265
    Gotcha

    FWIW, I was working on a project today up at the local gun club - the router/AP is inside a shed, being mainly there for remote access to the gate controller. But, with everything being more and more 'online', including some match/league scoring programs, we needed the wifi to reach a little further.

    Previously, the router (a decently high-powered home/consumer model) wifi petered out about half-ways across the parking lot from the building it was in (maybe 50yds?). To be fair, it was a metal sided affair, so the deck was stacked against it the original radio.

    Put in a Ubiquiti outdoor AP (UAP-AC-M), ran 50 ft. of cat 5 around the interior room, punched it thru to the external wall, ran the remaining cable along under the eaves to where I mounted the new radio. Now we have excellent signal across the parking lot to the main club house and other buildings, enough to stream YT @ 1080p easily. Laterally along the face of the metal building isn't so great, but still way better than it was previously. Only thing left to do is to go into the original router's admin dashboard and turn off those radios and then use the UniFi mobile app to make sure that the new AP isn't stepping on / interfering with any other channels nearby.

    More than one way to skin this cat, but Ubiquiti UniFi is a good option IMO.

  7. #37
    Join Date
    Apr 2012
    Location
    Austin, TX
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    2,464
    Quote Originally Posted by Jim Becker View Post
    Steve, the best thing I ever did was move to a mesh system for our "hard to wireless" property....
    +1 for mesh system. My wife (guru of all things technical in our household) set it up. Used to have all sorts of wifi issues in the garage but now get great signal out there, backyard, etc.

    Erik
    Felder USA Territory Representative: Central & South Texas

  8. #38
    Join Date
    Jan 2010
    Location
    Tampa Bay, FL
    Posts
    1,926
    I have the Linksys Velop that Jim uses. PC Mag rates it as an Editor's choice. But.... It mostly works great, but was very finicky for a while to set up. It is able to be hard wired from a network switch and does seem to work that way (which is necessary since my workshop is separated from the remainder of my house by a thick solid concrete slab ceiling with a tin ceiling covering (nice Faraday cage you say...), but the lights on the units glow red instead of the optimal blue when you take that route and don't show up in the app on the phone as functional. It might be a good solution for you, as you could run Cat 5e underground to the shop then plug in a unit and get solid signal.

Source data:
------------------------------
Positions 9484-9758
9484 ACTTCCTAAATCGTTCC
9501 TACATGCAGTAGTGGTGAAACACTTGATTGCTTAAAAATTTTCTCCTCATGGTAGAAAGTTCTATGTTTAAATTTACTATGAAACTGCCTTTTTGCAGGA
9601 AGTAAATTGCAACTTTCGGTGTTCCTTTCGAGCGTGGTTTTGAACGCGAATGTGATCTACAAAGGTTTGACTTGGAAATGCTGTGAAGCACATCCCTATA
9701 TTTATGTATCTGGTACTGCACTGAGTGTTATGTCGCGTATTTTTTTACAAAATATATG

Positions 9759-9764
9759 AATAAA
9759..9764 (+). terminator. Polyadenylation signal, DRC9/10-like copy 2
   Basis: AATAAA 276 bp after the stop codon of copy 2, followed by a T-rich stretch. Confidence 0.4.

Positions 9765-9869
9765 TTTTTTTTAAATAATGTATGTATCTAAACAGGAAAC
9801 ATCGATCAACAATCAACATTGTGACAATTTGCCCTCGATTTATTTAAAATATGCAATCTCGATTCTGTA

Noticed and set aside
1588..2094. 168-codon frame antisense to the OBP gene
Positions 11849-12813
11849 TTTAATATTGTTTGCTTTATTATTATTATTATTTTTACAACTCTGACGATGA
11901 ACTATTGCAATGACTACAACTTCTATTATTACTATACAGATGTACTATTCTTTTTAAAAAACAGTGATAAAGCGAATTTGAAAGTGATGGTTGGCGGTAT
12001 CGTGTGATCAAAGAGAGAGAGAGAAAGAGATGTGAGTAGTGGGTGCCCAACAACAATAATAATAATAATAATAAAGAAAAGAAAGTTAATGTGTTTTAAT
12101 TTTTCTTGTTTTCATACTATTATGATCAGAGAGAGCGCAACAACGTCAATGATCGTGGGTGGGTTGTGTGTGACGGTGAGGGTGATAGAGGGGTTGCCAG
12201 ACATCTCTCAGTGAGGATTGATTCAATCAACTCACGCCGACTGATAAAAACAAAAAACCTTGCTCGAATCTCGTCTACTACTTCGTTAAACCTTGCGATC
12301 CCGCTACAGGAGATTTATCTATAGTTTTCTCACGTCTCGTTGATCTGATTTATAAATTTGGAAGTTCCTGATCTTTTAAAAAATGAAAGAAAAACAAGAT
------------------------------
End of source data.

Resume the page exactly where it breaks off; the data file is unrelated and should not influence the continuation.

Long story short, I'd go the Ubiquiti route, or use an Eero or a Netgear Orbi which are other brands of mesh routers that are highly thought of. I'd skip the Linksys Velop choice, though.
    If you drive at the speed of light, do your headlights work? - Steven Wright

    If a man points at the moon, an idiot will look at the finger.

  9. #39
    Join Date
    Jan 2017
    Location
    MT
    Posts
    275
    Just set up a Velop system in the new shop, and it works great. I am actually back-feeding the house using wireless from the shop. Modem is in a Comm Closet in the shop main floor, first node is upstairs in the office, and connected through ethernet cable, second node is in the kitchen in the house, with a third node upstairs. Coverage is seamless.
    Regards,

    Kris